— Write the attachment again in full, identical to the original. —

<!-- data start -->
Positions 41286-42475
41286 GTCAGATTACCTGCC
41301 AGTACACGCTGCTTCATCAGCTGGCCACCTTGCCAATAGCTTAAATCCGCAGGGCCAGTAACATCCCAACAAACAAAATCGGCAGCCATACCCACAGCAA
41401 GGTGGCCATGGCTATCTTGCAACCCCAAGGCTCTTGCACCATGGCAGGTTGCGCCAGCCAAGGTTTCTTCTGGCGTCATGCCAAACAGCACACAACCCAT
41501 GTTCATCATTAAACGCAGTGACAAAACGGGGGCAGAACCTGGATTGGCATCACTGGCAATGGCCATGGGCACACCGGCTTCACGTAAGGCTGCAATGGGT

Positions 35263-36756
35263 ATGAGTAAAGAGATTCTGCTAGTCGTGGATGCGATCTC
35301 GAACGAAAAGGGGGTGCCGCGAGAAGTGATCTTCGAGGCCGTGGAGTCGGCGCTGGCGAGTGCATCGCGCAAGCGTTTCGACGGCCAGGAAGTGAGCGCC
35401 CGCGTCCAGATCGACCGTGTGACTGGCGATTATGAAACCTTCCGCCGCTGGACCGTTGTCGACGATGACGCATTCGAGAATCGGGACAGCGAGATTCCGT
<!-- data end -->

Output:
Positions 41286-42475
41286 GTCAGATTACCTGCC
41301 AGTACACGCTGCTTCATCAGCTGGCCACCTTGCCAATAGCTTAAATCCGCAGGGCCAGTAACATCCCAACAAACAAAATCGGCAGCCATACCCACAGCAA
41401 GGTGGCCATGGCTATCTTGCAACCCCAAGGCTCTTGCACCATGGCAGGTTGCGCCAGCCAAGGTTTCTTCTGGCGTCATGCCAAACAGCACACAACCCAT
41501 GTTCATCATTAAACGCAGTGACAAAACGGGGGCAGAACCTGGATTGGCATCACTGGCAATGGCCATGGGCACACCGGCTTCACGTAAGGCTGCAATGGGT

Positions 35263-36756
35263 ATGAGTAAAGAGATTCTGCTAGTCGTGGATGCGATCTC
35301 GAACGAAAAGGGGGTGCCGCGAGAAGTGATCTTCGAGGCCGTGGAGTCGGCGCTGGCGAGTGCATCGCGCAAGCGTTTCGACGGCCAGGAAGTGAGCGCC
35401 CGCGTCCAGATCGACCGTGTGACTGGCGATTATGAAACCTTCCGCCGCTGGACCGTTGTCGACGATGACGCATTCGAGAATCGGGACAGCGAGATTCCGT